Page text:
14. The next question is with regard to the damages. According to the first respondent, the suit property had been purchased for Rs. 6,700 and since she is entitled to only 11/16th share in the suit property, the proportionate consideration would come to Rs. 4,606.25. The balance of sale consideration which was paid by her for 5/16th share in respect of which the first appellant had no title, got to be reimbursed to her. A perusal of Ex.A-1 shown that the market value of the suit property is Rs. 7,624 whereas the consideration is paid as per the document is Rs. 6,700. It is the evidence of D.W. 1 (the first appellant) in chief that the suit property is worth Rs. 12,000 on the date of the sale deed and that has not been challenged in the cross examination. Even in the pleadings, the appellants have stated that the first respondent has not paid the entire sale consideration and a major portion is yet to be paid and what was sold was only 5/8th share and there was no basis for fixing the claim for reimbursement on Rs. 2,093.75. The first respondent has not proved that apart from stating that she has sustained a loss of Rs. 2093.75, and the lower court has accepted it without any question. Further even in the earlier suit, she had only asked for equity and had not asked for reimbursement in the event of her vendor being allotted a smaller share. In any event, since there is no material to show that the amount claimed by the first respondent reflects the true value of the 5/16th share and when the sale consideration cited in the sale deed is less than the market value of the property as on the date of sale, even as per the recitals of the sale deed, it is not possible to reject the plaintiff’s contention that the suit property was worth much mere and the first respondent had only paid the value of roughly 5/8th share of the suit property. In any event in the absence of acceptable evidence, this claim made by the first respondent is rejected.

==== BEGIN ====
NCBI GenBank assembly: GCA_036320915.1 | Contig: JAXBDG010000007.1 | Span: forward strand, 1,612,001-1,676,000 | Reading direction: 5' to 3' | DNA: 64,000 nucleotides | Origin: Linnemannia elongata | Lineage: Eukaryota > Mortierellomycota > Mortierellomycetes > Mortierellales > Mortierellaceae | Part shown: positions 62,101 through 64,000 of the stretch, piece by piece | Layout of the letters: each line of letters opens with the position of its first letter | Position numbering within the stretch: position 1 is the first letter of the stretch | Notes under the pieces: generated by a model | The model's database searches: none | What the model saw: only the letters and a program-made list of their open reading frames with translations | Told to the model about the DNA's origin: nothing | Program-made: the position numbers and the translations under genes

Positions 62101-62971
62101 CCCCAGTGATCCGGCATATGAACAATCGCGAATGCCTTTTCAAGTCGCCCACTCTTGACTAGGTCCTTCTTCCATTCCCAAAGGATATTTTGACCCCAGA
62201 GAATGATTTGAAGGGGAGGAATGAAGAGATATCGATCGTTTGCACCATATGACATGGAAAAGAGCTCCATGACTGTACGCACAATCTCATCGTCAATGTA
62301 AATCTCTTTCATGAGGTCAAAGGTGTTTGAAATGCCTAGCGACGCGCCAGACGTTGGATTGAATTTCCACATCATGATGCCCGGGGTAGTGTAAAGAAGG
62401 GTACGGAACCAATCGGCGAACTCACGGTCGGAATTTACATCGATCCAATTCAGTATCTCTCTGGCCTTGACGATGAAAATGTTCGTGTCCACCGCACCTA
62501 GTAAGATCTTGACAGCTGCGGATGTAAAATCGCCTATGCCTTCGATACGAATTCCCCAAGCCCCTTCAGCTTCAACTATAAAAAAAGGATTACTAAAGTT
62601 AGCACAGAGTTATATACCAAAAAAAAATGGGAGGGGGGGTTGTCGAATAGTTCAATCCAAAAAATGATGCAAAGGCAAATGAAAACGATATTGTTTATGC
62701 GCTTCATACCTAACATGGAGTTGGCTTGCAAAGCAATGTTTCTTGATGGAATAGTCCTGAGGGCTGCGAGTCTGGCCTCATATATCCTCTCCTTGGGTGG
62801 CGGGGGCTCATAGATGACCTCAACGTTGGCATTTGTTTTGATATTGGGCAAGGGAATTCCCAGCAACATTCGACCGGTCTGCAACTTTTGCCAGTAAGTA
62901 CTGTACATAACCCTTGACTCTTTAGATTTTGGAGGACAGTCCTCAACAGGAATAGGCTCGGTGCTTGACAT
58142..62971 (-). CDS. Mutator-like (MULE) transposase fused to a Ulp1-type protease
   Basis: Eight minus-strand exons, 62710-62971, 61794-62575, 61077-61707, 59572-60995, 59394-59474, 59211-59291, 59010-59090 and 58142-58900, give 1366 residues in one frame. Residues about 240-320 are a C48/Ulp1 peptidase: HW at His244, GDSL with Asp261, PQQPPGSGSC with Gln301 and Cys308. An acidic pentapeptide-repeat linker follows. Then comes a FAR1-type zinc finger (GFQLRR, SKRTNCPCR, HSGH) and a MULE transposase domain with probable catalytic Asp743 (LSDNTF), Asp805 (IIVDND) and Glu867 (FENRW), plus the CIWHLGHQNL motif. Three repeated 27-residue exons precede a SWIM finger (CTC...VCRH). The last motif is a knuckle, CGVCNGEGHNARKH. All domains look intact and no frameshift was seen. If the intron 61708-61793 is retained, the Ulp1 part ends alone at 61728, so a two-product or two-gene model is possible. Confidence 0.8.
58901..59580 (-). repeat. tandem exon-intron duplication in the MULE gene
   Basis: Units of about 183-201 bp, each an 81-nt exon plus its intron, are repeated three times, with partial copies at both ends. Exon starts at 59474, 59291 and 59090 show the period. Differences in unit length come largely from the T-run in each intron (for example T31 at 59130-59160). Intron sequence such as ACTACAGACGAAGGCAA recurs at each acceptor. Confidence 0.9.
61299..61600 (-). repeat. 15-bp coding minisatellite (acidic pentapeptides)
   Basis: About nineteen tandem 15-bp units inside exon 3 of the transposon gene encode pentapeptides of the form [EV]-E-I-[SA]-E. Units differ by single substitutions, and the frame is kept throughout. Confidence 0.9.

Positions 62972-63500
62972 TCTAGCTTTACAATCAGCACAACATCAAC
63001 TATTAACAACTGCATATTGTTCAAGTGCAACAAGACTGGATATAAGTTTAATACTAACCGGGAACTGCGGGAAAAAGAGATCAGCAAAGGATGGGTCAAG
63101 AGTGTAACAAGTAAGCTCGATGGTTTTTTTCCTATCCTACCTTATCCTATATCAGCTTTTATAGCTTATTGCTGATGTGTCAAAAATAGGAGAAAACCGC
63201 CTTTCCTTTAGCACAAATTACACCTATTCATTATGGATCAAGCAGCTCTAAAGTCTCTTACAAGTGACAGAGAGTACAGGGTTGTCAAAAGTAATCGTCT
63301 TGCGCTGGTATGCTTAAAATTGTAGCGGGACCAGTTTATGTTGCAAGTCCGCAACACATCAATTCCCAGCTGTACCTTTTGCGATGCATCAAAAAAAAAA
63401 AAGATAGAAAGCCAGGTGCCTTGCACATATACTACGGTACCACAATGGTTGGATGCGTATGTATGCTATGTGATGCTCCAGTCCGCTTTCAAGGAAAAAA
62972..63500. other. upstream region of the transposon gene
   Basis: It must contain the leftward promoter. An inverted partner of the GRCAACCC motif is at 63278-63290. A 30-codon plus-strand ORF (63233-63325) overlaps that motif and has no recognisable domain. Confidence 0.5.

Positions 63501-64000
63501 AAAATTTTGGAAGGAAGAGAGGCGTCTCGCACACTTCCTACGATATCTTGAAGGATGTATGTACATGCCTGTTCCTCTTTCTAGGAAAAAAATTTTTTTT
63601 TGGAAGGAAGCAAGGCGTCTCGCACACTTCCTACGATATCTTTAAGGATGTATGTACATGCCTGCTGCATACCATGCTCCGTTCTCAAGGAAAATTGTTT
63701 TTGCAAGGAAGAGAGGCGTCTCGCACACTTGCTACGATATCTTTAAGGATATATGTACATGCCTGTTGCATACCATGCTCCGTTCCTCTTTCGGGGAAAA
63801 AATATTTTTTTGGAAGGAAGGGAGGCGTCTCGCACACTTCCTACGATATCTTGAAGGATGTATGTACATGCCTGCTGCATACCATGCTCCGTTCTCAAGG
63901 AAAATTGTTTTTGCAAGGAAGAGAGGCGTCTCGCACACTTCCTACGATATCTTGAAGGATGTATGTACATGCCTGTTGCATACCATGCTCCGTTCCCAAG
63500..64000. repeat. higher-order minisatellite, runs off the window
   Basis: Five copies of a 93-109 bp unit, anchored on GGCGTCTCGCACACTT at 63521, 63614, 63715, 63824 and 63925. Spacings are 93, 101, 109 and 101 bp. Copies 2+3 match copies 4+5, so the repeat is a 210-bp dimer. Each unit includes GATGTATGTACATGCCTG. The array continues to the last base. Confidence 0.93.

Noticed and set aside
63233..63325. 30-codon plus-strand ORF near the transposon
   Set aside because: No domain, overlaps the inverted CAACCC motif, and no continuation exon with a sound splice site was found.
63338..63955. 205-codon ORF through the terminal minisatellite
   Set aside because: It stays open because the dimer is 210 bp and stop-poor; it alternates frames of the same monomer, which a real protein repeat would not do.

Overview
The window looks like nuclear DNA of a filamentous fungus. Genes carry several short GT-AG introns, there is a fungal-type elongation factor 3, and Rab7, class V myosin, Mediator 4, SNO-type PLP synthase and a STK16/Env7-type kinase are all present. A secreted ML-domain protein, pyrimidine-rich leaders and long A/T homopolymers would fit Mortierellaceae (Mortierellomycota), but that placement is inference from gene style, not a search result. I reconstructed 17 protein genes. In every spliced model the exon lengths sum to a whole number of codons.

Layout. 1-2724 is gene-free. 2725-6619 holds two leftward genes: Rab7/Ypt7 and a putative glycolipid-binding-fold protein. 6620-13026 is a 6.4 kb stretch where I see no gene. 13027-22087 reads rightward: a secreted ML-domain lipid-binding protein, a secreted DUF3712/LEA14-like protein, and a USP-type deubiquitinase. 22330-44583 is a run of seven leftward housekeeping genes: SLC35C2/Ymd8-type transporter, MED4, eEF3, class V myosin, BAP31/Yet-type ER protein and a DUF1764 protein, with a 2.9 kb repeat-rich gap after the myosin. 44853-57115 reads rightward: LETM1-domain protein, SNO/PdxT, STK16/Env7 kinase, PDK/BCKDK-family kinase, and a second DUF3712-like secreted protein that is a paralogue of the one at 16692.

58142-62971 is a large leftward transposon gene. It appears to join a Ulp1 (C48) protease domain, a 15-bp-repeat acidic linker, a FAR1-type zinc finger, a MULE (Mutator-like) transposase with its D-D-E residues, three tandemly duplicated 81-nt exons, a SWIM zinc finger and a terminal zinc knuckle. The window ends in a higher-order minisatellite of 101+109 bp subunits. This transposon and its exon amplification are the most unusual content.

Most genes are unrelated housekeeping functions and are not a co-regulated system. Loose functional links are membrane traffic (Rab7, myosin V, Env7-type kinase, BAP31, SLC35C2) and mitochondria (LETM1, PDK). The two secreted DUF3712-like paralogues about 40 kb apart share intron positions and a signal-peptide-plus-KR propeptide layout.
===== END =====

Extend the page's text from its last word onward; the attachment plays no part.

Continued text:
15. As regards costs we have already seen that in the earlier suit the court had accepted alienation made by the first appellant herein in favour of the first respondent and also directed that this 5/8th share should be allotted to the share of the first appellant in equity. This suit has been filed by the first respondent only because of the death of the mother of the first appellant herein, several years after the date of sale, The right that she had claimed was not one which she is en-titled to. Moreover, before she filed the present suit, she has not issued any notice to the defendant claiming 11/16th share or damages. Hence the lower appellate court exercised its discretion rightly in not awarding the costs. I see there is no reason to interfere with the order of the lower appellate court. Hence the cross-objection is dismissed.
16. In the result the appeal is partly allowed and the first respondent’s claim for 5/8th share is decreed. The claim in respect of 1/16th share is dismissed. The decree for Rs. 2,093.75 as damages is set aside. The mesne profits will be decided separately under Order 20, Rule 12, Civil Procedure Code. The cross-objection is dismissed.